Food Tour of Ojiya Japanese Restaurant

Food Tour of Ojiya Japanese Restaurant

I have been on my own “Hawaii Food Tour” in an attempt to find the best Japanese. This self generated food tour has sent me to Ojiya on Kapiolani Boulevard and I wasn’t disappointed at all. Aloha Food Tours loves to share our adventures in dining around Hawaii. If you would love your very own Hawaii Food Tour” see our booking page. Now back to my Japanese food adventures…


The parking left a little to be desired but I don’t count that against them because being a former resident of Washington DC, Manhattan and Tokyo most good places don’t have parking at all. Maybe it will teach us to car pool more in the islands.


Ok the staff (Yuuki) was super friendly and very helpful with making suggestions for us and based on my questions he picked out Otokoyama Sake for me which was killer so that was a great start.

The Food

I ordered some Yakitori Skewers to test the waters because there are thousands of street vendors that sell these in Japan everywhere; furthermore, if a dude with a cart welded to a bike can make good skewers a fully staff restaurant had better be able to. I chose from their great selection one of each kinds of chicken sauce and salt as well as a grilled onion with teriyaki sauce. They were all of what I expected, winners.

For entree I selected the Buta Hire Katsu Teishoku (Pork Tenderloin Dinner Set) and it was awesome. The rice was elegant, the veggies were cook properly and the Tonkatsu (Japanese deep-fried pork) was stellar.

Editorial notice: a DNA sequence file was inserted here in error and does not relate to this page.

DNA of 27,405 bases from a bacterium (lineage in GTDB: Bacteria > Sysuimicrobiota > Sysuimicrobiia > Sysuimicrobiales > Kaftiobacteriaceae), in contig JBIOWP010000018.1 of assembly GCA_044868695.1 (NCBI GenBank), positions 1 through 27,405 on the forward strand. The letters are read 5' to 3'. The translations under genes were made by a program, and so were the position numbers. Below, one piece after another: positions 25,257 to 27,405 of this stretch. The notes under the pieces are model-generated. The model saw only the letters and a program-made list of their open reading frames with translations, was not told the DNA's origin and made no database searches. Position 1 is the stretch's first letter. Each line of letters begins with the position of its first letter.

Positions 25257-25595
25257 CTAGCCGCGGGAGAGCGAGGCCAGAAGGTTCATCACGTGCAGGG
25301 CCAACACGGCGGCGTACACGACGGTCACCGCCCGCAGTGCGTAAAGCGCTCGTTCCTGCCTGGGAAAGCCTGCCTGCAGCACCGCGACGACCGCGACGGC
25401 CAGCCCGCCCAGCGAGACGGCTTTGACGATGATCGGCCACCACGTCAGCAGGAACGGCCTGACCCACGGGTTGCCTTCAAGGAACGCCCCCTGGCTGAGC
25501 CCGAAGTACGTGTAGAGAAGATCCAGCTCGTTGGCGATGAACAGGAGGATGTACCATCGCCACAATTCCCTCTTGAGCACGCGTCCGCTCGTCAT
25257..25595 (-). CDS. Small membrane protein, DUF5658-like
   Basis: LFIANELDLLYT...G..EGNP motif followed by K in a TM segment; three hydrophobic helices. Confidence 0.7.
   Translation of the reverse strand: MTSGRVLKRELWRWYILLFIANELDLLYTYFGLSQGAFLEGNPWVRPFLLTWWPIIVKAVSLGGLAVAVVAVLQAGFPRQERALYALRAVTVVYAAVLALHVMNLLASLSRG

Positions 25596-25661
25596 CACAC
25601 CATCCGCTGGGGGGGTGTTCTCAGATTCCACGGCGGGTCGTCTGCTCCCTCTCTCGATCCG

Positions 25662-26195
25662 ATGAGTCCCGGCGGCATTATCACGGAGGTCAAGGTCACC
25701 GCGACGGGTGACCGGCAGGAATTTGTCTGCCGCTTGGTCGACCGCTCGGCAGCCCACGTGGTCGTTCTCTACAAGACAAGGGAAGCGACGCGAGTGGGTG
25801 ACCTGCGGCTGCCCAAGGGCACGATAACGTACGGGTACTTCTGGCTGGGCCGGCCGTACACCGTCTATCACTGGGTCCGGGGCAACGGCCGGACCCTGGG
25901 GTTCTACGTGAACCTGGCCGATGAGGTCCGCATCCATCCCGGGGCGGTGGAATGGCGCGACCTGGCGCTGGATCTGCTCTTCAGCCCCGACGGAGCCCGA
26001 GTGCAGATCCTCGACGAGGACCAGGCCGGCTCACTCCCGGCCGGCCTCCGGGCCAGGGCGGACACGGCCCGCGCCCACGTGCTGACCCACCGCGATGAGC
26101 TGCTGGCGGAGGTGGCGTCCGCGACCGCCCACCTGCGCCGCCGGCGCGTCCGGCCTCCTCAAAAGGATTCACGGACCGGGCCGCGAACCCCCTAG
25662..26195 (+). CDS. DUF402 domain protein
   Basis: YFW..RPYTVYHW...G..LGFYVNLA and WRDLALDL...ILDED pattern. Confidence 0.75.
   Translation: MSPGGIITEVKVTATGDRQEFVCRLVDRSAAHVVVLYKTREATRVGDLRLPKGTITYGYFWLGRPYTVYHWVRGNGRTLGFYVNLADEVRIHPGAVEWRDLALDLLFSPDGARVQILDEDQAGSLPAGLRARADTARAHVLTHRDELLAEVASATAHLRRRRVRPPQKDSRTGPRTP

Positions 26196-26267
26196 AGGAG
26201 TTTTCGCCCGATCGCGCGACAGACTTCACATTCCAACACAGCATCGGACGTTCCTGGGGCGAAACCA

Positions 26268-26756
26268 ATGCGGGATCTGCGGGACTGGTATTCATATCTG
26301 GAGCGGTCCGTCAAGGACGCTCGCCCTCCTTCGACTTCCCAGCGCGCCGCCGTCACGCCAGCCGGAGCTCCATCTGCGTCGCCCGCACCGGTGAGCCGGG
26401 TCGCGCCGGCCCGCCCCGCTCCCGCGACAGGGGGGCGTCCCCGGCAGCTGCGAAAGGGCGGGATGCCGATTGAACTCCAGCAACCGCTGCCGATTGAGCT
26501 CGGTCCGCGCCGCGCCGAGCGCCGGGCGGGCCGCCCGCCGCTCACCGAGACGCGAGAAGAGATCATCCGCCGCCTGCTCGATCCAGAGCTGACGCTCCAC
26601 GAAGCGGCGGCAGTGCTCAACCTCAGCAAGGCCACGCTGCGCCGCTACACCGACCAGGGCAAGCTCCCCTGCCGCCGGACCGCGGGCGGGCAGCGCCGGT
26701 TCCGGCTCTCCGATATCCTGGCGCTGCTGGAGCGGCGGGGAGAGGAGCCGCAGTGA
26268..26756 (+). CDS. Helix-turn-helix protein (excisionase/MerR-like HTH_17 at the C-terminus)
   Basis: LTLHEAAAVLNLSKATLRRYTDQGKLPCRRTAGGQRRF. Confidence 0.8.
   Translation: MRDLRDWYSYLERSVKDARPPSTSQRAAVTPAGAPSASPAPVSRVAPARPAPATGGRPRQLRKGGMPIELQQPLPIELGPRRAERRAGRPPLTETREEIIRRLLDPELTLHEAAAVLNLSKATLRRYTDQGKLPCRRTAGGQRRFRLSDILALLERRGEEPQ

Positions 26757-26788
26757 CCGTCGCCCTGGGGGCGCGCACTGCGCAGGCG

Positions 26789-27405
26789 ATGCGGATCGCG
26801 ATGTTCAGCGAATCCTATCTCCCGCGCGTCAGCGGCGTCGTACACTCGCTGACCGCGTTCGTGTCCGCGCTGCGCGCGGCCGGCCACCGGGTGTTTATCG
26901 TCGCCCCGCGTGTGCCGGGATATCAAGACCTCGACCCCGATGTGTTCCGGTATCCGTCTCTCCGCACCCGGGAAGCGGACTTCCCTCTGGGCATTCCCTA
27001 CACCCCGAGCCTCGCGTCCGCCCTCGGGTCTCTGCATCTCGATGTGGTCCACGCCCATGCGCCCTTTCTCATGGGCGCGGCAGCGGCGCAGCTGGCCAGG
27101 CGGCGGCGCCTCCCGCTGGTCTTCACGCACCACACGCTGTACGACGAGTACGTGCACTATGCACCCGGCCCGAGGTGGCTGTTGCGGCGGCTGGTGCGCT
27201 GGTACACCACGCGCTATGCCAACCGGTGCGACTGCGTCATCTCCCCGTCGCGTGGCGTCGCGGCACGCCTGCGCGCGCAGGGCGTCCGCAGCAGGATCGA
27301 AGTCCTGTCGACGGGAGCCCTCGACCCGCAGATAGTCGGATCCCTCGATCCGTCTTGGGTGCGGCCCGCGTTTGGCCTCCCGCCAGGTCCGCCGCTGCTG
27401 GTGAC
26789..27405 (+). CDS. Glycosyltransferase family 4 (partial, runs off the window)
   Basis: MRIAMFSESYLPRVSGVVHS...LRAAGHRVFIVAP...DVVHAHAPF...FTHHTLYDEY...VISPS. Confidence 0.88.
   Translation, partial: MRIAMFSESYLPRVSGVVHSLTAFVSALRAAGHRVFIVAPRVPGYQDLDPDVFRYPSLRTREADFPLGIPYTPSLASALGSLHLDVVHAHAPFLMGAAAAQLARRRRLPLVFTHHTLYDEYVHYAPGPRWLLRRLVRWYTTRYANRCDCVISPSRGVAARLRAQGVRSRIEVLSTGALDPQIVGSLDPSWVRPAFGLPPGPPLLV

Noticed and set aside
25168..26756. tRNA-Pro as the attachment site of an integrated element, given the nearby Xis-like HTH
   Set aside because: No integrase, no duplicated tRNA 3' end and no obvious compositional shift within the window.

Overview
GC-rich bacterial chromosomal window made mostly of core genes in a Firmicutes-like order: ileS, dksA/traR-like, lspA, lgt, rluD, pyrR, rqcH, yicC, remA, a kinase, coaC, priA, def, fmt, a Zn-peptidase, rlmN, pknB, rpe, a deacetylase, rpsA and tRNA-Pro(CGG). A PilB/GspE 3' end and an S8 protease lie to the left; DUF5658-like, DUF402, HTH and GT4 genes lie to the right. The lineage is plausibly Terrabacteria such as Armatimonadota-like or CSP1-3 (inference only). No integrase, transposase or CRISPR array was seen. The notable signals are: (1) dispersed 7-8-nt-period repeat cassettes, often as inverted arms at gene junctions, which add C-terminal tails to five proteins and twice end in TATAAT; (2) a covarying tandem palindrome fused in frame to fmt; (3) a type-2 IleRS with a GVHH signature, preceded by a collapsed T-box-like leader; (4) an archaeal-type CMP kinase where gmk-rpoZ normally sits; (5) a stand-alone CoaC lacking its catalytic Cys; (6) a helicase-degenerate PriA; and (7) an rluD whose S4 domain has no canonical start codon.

Overall Thoughts

I’m defiantly going back because there is so much more to try here. On My “Taste Like Japan Scale” I’ll give the a 8.5 out 10; however, I think it is more because of the base ingredients available here in the islands. If you’ve ever tasted produce in Japan or Korea for that matter you know what I mean.

If there are people on review sites who did not like Ojiya I would say Japanese food has a wide range of taste and variety based on prefecture (Niigata in this case) and family recipes handed down by the chefs. A lot of place here in the states have had there flavors modified to match western palettes so when you compare food you may get big differences in taste on the same basic dish. Ojiya is pretty traditional flavors and it may not match the expectations of someone who frequents Locally-Adapted Japanese establishments.

Don’t forget to book you very own “Hawaii Food Tour” with Aloha Food Tours today.


This review written and submitted to AFT by local blogger Doc Rock. If you have a great review you want to share please contact Aloha Food Tours



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